The following article first appeared in The Echo of Cantley Volume 27 no 10, May 2016. This article is made available for the enjoyment of others with the express permission of the Echo of Cantley.
See also article River Pride - let's celebrate our Gatineau River in same issue.
"Cemeteries are not only a window to our past, but are considered sacred ground by many, and protected under provincial law. We owe it to the pioneers who settled our community to honour them and let them rest in peace." Bob McClelland, 2011
Cantley 1889 has had many requests to repeat the "Century of Cemeteries" tour given in 2011. So, by popular demand, on Sunday May 15, 2016, Bob McClelland and Gary Blackburn will once again guide visitors through two of Cantley's cemeteries.
The tour will begin at the Gary Blackburn Farm:
Visitors will join Bob and Gary at the 174-year-old Blackburn Family Burial Ground on the Gary Blackburn Farm. It has remained on Blackburn land since its creation and is one of the oldest and largest private family burial grounds in the region. Its two large headstones are unique. Andrew Blackburn and his family were the fi rst permanent settlers in Cantley in 1829, before the churches with their public cemeteries were built. In 1842, several Blackburn family members died (including 2 children who died the same day) so, as a result, the family created this family burial ground. Bob and Gary will share stories about some of the 32 family members and neighbours thought to be buried here, 15 names inscribed on the headstones and 17 unmarked graves.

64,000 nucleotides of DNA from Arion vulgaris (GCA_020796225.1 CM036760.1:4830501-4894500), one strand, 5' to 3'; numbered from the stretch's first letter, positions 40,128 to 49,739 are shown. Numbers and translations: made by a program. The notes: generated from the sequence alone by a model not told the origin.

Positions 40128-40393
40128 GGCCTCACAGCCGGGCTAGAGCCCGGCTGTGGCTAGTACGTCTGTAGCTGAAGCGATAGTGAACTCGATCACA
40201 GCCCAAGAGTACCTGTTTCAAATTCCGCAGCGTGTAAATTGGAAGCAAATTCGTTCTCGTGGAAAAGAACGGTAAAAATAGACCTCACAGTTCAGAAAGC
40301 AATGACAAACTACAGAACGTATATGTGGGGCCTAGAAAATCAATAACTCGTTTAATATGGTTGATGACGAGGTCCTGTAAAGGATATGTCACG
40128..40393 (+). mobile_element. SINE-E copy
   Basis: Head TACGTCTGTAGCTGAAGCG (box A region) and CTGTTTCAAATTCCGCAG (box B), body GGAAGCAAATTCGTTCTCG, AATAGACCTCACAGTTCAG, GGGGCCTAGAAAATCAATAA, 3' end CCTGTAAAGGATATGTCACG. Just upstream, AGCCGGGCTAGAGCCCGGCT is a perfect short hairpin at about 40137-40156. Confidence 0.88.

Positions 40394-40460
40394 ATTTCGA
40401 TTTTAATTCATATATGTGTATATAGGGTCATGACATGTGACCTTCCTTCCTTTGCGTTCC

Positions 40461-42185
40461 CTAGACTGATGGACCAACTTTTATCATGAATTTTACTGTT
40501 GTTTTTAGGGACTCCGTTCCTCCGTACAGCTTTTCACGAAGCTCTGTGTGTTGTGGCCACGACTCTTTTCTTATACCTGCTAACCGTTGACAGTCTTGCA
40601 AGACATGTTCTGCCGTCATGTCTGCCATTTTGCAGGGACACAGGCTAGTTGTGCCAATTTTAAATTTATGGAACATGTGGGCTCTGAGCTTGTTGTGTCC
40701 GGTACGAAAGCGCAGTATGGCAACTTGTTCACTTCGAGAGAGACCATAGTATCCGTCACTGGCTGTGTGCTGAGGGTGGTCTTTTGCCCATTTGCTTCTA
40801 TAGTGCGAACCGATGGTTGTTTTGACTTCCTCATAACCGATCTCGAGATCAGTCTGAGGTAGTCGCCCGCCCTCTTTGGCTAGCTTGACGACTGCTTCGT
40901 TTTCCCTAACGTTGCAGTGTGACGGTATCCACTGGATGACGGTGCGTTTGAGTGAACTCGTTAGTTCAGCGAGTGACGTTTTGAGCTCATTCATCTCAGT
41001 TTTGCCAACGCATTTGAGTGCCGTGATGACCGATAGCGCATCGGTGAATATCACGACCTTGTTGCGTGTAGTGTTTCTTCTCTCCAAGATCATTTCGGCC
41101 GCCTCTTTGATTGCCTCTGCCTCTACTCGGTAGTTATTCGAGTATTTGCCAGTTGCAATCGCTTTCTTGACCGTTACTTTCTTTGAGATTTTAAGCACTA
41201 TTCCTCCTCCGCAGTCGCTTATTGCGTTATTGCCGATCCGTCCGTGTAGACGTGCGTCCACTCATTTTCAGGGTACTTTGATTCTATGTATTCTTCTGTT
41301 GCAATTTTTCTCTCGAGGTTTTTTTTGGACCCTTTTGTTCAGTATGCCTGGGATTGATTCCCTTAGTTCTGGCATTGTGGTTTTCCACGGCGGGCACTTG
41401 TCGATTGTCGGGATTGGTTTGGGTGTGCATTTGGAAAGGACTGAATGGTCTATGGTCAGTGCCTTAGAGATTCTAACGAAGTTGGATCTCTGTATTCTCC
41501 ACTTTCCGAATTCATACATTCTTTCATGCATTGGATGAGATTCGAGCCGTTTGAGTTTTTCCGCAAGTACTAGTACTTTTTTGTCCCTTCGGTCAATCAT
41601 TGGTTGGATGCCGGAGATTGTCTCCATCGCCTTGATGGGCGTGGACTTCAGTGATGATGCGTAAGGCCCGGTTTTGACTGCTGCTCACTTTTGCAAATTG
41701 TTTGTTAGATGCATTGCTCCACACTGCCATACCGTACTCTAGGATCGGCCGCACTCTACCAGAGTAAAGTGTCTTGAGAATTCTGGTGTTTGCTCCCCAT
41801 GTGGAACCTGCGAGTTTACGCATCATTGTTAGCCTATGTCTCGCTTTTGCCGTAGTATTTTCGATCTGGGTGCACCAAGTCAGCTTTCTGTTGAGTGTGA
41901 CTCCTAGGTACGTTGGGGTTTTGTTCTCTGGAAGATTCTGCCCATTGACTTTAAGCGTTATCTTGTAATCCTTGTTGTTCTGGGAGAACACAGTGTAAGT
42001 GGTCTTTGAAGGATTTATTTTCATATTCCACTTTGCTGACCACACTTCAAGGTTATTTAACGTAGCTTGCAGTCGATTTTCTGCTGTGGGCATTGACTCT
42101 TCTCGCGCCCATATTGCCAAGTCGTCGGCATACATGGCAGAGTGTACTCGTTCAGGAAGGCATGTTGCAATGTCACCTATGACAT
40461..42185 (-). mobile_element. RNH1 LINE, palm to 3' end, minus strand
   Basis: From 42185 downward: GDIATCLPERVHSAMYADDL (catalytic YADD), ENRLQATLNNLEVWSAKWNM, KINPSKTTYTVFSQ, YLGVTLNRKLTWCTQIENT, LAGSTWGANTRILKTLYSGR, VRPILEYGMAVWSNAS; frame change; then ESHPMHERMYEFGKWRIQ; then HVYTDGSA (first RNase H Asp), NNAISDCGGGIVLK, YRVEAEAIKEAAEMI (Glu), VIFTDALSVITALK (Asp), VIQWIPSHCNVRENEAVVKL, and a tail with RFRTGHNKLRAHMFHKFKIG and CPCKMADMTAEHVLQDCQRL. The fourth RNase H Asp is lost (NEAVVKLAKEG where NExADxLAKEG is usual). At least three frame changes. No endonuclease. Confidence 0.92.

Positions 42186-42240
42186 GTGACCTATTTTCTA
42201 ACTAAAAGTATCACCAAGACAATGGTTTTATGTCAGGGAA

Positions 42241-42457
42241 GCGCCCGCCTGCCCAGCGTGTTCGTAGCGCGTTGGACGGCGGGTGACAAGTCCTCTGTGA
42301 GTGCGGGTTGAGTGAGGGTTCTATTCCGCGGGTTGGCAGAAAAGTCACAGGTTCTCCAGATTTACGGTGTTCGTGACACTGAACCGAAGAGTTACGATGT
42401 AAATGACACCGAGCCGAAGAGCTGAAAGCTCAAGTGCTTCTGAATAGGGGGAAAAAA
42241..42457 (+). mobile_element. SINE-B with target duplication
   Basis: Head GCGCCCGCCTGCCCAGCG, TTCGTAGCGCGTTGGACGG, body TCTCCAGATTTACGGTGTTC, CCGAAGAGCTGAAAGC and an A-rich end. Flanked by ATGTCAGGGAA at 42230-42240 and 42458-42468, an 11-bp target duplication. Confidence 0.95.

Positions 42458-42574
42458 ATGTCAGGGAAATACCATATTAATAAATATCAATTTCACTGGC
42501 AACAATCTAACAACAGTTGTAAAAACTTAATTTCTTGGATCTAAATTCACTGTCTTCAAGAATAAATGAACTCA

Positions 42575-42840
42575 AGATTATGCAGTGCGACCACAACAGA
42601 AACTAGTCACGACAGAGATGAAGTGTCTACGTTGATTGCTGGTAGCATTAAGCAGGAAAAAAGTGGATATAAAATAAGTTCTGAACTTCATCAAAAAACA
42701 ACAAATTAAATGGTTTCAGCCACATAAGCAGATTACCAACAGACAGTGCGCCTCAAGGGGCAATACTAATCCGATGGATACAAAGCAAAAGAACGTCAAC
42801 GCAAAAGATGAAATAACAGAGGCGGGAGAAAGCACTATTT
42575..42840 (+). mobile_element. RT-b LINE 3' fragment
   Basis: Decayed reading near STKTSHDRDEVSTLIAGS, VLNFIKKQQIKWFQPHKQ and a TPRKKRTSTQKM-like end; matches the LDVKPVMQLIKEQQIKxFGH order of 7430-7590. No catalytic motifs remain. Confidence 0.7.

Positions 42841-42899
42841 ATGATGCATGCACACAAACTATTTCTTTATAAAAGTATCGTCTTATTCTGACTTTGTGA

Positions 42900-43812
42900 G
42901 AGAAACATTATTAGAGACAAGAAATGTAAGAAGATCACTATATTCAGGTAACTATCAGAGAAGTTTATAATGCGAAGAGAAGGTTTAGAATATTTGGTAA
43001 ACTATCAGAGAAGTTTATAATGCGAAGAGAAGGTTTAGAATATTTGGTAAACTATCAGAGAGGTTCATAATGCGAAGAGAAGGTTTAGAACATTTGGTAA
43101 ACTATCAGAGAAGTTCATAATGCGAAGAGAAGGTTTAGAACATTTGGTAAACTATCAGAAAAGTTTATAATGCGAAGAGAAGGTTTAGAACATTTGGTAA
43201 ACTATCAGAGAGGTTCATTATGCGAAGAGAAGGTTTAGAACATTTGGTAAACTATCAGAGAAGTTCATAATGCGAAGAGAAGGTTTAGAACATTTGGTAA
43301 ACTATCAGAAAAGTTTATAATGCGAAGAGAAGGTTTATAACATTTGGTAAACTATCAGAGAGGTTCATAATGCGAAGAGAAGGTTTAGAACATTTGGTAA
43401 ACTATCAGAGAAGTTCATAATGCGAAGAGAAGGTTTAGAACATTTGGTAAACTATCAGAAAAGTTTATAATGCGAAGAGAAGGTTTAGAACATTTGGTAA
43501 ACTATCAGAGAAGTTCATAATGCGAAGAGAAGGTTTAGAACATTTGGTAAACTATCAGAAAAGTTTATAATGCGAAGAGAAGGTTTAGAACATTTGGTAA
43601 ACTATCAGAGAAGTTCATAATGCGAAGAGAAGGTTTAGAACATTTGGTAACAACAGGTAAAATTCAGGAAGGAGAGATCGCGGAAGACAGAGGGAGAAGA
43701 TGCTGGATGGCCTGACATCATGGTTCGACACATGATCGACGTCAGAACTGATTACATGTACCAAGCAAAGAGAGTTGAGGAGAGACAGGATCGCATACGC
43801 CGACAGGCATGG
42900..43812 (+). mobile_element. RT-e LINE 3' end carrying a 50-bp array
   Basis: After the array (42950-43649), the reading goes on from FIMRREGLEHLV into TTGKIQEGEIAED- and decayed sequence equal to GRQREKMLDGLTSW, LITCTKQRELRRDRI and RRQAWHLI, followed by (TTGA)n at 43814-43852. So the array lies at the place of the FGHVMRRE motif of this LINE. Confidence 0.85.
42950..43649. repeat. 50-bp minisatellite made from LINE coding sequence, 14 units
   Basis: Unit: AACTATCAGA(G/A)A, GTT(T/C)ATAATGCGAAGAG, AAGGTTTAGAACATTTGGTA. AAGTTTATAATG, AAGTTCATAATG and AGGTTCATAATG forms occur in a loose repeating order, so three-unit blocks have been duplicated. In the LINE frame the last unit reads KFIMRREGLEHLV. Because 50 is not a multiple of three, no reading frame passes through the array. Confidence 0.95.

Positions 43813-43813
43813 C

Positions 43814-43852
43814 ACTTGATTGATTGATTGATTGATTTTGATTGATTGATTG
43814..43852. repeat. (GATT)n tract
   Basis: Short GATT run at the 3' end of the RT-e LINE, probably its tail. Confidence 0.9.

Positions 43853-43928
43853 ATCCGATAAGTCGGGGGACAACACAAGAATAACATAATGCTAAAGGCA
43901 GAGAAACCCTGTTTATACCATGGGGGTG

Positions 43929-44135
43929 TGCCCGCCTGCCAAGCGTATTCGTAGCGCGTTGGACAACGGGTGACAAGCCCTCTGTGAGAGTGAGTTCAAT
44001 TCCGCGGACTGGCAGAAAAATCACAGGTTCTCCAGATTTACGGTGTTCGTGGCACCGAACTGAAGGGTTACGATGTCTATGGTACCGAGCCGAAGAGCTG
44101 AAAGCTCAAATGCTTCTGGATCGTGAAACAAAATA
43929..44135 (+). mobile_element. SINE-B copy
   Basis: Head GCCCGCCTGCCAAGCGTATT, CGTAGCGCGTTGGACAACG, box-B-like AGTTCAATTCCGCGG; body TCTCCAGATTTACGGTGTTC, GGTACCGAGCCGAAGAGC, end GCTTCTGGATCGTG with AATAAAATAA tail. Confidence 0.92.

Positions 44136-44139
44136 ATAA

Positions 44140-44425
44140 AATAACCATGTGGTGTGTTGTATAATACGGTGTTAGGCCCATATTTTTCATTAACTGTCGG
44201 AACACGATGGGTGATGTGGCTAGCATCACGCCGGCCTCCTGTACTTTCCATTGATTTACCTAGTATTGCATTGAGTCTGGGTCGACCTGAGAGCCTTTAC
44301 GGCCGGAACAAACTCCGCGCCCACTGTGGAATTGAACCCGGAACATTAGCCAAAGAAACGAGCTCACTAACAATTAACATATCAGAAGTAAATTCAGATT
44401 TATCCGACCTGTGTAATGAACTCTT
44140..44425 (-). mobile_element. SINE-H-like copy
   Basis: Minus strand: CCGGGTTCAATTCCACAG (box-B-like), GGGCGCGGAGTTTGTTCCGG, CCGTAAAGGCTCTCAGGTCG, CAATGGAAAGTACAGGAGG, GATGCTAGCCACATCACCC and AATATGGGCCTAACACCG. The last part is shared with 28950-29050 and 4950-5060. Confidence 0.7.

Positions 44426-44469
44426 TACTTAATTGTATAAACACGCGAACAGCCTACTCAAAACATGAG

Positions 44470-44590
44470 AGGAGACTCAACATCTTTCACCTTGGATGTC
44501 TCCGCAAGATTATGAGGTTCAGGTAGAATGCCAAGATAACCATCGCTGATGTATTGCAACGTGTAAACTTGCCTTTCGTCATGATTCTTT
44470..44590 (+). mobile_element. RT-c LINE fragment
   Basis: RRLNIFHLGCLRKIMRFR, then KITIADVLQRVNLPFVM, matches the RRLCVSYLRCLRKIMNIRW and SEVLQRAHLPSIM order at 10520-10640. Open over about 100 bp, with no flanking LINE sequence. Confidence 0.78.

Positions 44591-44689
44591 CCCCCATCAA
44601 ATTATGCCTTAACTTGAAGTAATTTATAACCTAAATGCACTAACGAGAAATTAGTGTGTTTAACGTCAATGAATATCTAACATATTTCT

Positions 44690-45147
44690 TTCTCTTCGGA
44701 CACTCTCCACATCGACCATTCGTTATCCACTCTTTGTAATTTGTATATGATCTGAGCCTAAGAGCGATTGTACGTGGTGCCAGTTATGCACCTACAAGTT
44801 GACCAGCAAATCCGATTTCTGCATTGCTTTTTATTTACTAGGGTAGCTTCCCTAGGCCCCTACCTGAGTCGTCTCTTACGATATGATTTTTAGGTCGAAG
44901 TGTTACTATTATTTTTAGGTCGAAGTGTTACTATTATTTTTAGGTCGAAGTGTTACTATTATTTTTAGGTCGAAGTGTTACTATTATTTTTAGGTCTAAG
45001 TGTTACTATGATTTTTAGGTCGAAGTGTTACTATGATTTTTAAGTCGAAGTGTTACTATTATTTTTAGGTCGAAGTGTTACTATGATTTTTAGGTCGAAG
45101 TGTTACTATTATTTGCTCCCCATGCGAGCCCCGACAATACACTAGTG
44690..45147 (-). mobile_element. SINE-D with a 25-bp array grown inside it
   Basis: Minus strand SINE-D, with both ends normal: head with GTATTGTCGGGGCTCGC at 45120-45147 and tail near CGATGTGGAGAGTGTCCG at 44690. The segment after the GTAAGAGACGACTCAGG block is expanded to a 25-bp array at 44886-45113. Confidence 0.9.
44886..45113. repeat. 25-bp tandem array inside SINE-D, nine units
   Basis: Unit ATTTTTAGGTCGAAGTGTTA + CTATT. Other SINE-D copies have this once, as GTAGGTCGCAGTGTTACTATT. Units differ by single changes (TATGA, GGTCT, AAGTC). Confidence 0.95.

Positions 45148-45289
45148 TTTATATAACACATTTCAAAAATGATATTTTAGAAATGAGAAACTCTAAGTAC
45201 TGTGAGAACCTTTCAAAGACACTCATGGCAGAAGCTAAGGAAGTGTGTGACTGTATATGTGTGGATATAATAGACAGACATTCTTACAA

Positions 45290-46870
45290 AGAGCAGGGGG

During the early 1800's, there were other family burial grounds in Cantley. Two were located on former Brown farms and two on McClelland farms. The oldest recorded burial in Cantley was Francis Smith, an eleven-year-old boy, who died on June 2, 1836. He was buried on the family farm just north of St. Andrews United Church.
The tour will continue at the Cantley United Cemetery:
The Cantley United Cemetery was established in 1858 on land that also housed a log Methodist Chapel. Bob will show visitors the oldest stones which mark the graves of James McClelland 1865 and Crisstiana Sifton McClelland 1860. He will tell the history and anecdotes of some of the well-known early Cantley families resting here.
The Cantley United Cemetery can be seen from the busy Montée de la Source. However, once on the green grounds of the cemetery, visitors notice how the highway and modern life seem to disappear. The cemetery is on a bluff that overlooks the Gatineau Hills and bordered by a silent forest on one side. This creates a tranquil, peaceful oasis, a lovely place for our earliest settlers to rest with our more recently deceased family members beside them.
Cantley 1889 invites you to discover some of Cantley's history and the stories of its people at this popular event.
Please note: Cantley 1889 is planning a special tour of Cantley's St. Elizabeth's Church Cemetery in 2018 to mark the 150th anniversary of the church.